Today we’re going to head back to Chicago and WCFL, which had its offices and studios at Marina City on the southern bank of the Chicago River.
Here’s their Top 10 from May 28, 1969. Big 10 (their nickname at the time) created two “double A side singles,” even though only one of the songs ws an official A side. Don’t ask me why…
Paul Revere & The Raiders, “Let Me!” Up from #20 the week before, a song from their album Alias Pink Puzz, this only mae #20 nationwide.
Marvin Gaye, “Too Busy Thinking About My Baby” A cover of a Temptations song from three years before, this spent a second week at #9 on Super CFL. Nationally, it reached #5 on the Hot 100 and #1 on the R&B chart.
Elvis Presley, “In The Ghetto” Jumped into #8 from #22 on the Big 10 survey. It peaked at #3 nationally.
Creedence Clearwater Revival, “Bad Moon Rising”/”Lodi” The first of our two “double A side singles,” made the jump from #28 in just one week. “Bad Moon Rising,” which was the lead single, peaked at #2 nationally; “Lodi” never reached the Top 40.
Edwin Hawkins Singers, “Oh, Happy Day” Down from #5 the week before, this was an international hit, as I’m sure I’ve already told you.
The Buchanan Brothers, “Medicine Man (Part 1)” The Buchanan Brothers were Terry Cashman, Gene Pistilli, and Tommy West, who were a folk-pop trio. They changed their name to record this, which peaked at #22 nationally. On WCFL, they had jumped to #5 from #14 the previous week.
Neon Philharmonic, “Morning Girl” As you can probably surmise from the name of the band and the sound of the single, The Neon Philharmonic was a psychedelic pop band. They had released two albums in 1969, The Moth Confesses and their eponymous second album, from which this was drawn. It reached #22 nationwide, their bestselling single, and was up one spot from #5 on this survey.
The Guess Who, “These Eyes” WCFL’s Top 3 this week were the same as the week before. From their first album, Wheatfield Soul, this peaked at #6 in the US and #7 in Canada.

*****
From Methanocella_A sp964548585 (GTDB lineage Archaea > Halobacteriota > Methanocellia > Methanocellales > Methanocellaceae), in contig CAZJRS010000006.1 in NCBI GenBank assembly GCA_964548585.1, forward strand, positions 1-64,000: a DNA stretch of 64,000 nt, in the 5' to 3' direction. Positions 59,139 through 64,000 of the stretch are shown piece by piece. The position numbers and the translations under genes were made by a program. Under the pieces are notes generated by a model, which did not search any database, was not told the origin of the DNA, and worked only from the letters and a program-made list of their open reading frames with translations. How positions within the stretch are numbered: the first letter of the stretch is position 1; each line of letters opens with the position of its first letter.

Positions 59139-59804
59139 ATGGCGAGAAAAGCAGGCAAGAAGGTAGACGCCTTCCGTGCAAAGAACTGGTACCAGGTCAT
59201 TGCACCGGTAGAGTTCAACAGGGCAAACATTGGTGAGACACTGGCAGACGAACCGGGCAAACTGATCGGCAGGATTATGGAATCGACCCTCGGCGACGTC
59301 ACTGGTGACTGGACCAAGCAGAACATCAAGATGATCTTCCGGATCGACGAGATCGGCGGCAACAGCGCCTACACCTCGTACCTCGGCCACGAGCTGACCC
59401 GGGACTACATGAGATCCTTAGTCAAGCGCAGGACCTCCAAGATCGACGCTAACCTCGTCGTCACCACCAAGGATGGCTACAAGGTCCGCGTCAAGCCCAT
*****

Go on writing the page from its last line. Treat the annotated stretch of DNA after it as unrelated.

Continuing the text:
Mercy, “Love (Can Make You Happy)” Despite having the original single pulled off the market in a legal dispute, this song earned a Gold record two months after it was released, reaching #2 on both the Hot 100 and Easy Listening chart. A lot of us learned to slow dance to this one, so it was a favorite.
The Beatles, “Get Back”/”Don’t Let Me Down” The second “Double A side single,” “Get Back” was an international #1, while “Don’t Let Me Down” never charted. My copy of “Get Back” had “You Know My Name (Look Up The Number)” on the flip side. Weird.
KLCN was at one time Arkansas’s oldest radio station. Located in the far northeast corner of the state, it reached cities in Missouri and Tennessee as well. It’s been off the air since 2017, and its owner surrendered their license to operate in 2018. Anyway, let’s see what was on their Top 10 64 years ago.
Little Richard, “Long Tall Sally” This video includes “Tutti Frutti,” played for the benefit of the dance contest winners. For a big man, he sure cuts a rug. “Sally” was on the R&B chart for 19 weeks, including six at #1, and reached #6 on the Hot 100.
The Four Lads, “My Lttle Angel” This was the B side to “Standing On The Corner,” and while it didn’t do as well as that song, it reached a very respectable #22 nationwide.
The Platters, “The Magic Touch” This song was released in February 1956, and gradually made its way to #4 on the R&B chart and the Hot 100.
Elvis Presley, “Heartbreak Hotel” Released in January, it made its way to #1 on the Pop and Country charts in the US and Canada and #5 on the R&B chart. It also reached #2 in the UK and #3 in Australia. It was Presley’s first record for RCA, and he was joined by Chet Atkins on guitar and Floyd Cramer on piano.
Otis Williams & His Charms, “Ivory Tower” This Otis Williams is not the one from The Temptations, nor is he a relative, but The Charms were a popular doo-wop group in the ’50’s. “Ivory Tower” reached #11 on the Pop chart and #5 on the R&B chart.
Roy Orbison, “Ooby Dooby” This was Roy’s first record to chart anywhere, reaching #59 nationwide. It would be another four years before reaaching the Top 10 with “Only The Lonely.”
Warren Smith, “Rock n’ Roll Ruby” Just because it didn’t chart nationally doesn’t mean it didn’t so well in certain places, as we see here.